With the growing use of wind as an inexhaustible source of clean energy, the debate on the environmental points of renewables and their impact on the environment are gaining momentum. While some critics tend to focus on constant assessments highlighting the negative impacts, the others argue that if wind power reaches a third of the world’s current level of electric power generation, there could be worse consequences for the global climate than a doubling of carbon dioxide in the atmosphere.
To get to the bottom of the issue and set the record straight, the Russian Association of Wind Power Industry held a webinar on Environmental Aspects of Renewable Energy. During the webinar, the participants gave an estimate of the environmental impact of wind turbines and explained how to analyse the impact, taking a project being implemented by an alliance of organisations from several EU countries as an example.
“The topic of the environmental impact of wind turbines, from noise to visual interference, is very much in the spotlight, with data and research results. At the same time, for conventional power plants, there are no such statistics kept. And this raises certain questions,” said Roman Denisov, analyst of the Association, and a scientist of the Peter the Great St. Petersburg Polytechnic University’s Institute of Civil Engineering’s Higher School of Hydrotechnical and Power Engineering.
According to him, the production of wind turbine components is not much different from conventional power equipment, as many of the same components are used in the manufacturing processes.
Among their arguments, renewable energy opponents often cite the wind industry’s use of permanent magnets, which require rare-earth elements such as neodymium. The point is that their extraction can have serious environmental implications because of the acids used in refining and the appearance of uranium and thorium in the ores. “However, the proportion of neodymium that goes into the production of wind turbines form a very small part of global demand for this element, which is used in a wide range of consumer products as well as in electric vehicles,” the expert stressed.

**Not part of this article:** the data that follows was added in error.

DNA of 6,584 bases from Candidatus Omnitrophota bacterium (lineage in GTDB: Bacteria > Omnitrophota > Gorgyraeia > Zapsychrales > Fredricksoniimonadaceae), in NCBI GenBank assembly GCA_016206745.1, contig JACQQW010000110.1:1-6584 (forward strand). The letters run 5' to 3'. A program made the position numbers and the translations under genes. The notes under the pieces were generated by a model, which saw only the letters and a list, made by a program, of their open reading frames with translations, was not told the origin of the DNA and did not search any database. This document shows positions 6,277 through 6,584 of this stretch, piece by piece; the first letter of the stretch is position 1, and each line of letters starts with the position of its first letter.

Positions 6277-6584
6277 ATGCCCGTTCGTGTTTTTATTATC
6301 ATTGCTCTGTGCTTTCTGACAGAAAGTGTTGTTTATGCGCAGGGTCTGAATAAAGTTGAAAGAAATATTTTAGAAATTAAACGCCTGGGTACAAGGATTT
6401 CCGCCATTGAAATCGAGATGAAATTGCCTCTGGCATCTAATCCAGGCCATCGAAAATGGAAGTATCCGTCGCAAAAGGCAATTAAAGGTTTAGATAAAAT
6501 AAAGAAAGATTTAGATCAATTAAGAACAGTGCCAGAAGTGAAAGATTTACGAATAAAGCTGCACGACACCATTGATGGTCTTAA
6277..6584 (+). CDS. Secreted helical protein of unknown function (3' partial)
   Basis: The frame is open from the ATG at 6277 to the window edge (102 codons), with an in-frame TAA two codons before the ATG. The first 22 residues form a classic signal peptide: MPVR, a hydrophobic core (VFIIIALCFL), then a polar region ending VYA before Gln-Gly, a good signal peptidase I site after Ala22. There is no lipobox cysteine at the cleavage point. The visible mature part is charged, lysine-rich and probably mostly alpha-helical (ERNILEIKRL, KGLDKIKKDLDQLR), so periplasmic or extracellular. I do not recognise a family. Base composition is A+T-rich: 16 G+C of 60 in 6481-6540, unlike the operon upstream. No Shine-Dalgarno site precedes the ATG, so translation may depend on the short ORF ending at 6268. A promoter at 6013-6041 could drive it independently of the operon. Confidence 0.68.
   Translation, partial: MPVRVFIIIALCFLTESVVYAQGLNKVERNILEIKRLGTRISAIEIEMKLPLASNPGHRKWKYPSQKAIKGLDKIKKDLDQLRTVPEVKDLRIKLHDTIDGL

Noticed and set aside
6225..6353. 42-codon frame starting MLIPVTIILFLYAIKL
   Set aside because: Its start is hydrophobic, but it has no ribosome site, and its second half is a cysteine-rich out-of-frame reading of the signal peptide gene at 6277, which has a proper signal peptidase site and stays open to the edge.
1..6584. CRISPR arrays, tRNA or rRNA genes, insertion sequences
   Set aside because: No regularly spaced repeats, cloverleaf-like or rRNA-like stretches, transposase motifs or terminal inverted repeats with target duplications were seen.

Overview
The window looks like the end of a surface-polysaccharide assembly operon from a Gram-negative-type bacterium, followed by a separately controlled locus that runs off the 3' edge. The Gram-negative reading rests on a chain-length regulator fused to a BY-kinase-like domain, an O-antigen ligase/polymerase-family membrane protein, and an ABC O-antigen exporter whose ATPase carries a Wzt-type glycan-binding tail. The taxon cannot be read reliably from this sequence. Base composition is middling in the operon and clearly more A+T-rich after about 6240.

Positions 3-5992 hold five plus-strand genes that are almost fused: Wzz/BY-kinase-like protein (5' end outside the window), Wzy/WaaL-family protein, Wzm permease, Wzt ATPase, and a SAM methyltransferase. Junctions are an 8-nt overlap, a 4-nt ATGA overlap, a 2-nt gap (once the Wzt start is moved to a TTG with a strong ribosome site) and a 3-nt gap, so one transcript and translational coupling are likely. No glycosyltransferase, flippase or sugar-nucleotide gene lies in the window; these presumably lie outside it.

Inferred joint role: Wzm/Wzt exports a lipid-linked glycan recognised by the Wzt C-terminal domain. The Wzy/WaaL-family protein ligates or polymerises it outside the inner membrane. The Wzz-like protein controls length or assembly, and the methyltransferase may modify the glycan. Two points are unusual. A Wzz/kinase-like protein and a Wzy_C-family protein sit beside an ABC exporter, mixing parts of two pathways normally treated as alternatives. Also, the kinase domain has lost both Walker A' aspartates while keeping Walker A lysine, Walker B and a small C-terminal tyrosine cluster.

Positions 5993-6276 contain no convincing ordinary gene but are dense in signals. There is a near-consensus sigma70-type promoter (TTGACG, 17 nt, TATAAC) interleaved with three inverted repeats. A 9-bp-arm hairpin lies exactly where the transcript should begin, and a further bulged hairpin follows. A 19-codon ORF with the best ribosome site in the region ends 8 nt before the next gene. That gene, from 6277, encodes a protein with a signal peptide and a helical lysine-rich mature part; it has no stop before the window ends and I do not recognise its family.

During the wind turbines operation phase, environmental impact issues arise on the following elements: noise, visuals, vibrations, impact on fauna and flora produced by them.
“When carefully considered and having minimised wind farms’ all possible factors of negative impact on people and the environment at all stages of their life cycle, wind power today is one of the safest forms of power generation,” Roman Denisov opined, drawing attention to land sites where wind farms operate being routinely NOT expropriated entirely, but transferred to agricultural ownership. “Also in the areas bordering the wind power plants, traffic is reduced in some cases and predator populations are diminished, which has a positive impact on the annual survival of some species.”
With regard to the impact on human life and activities, we can cite a last year Oxford University study. According to it, “…there were no significant differences between the wind turbine noise and control night for sleep onset, sleep duration, or indicators of sleep fragmentation or sleep continuity… There was a longer rapid eye movement (REM) sleep latency (+16.8 min) and lower amount of REM sleep (−11.1 min, −2.2%) in WTN nights. Other measures of objective sleep did not differ significantly between nights, including key indicators of sleep disturbance…”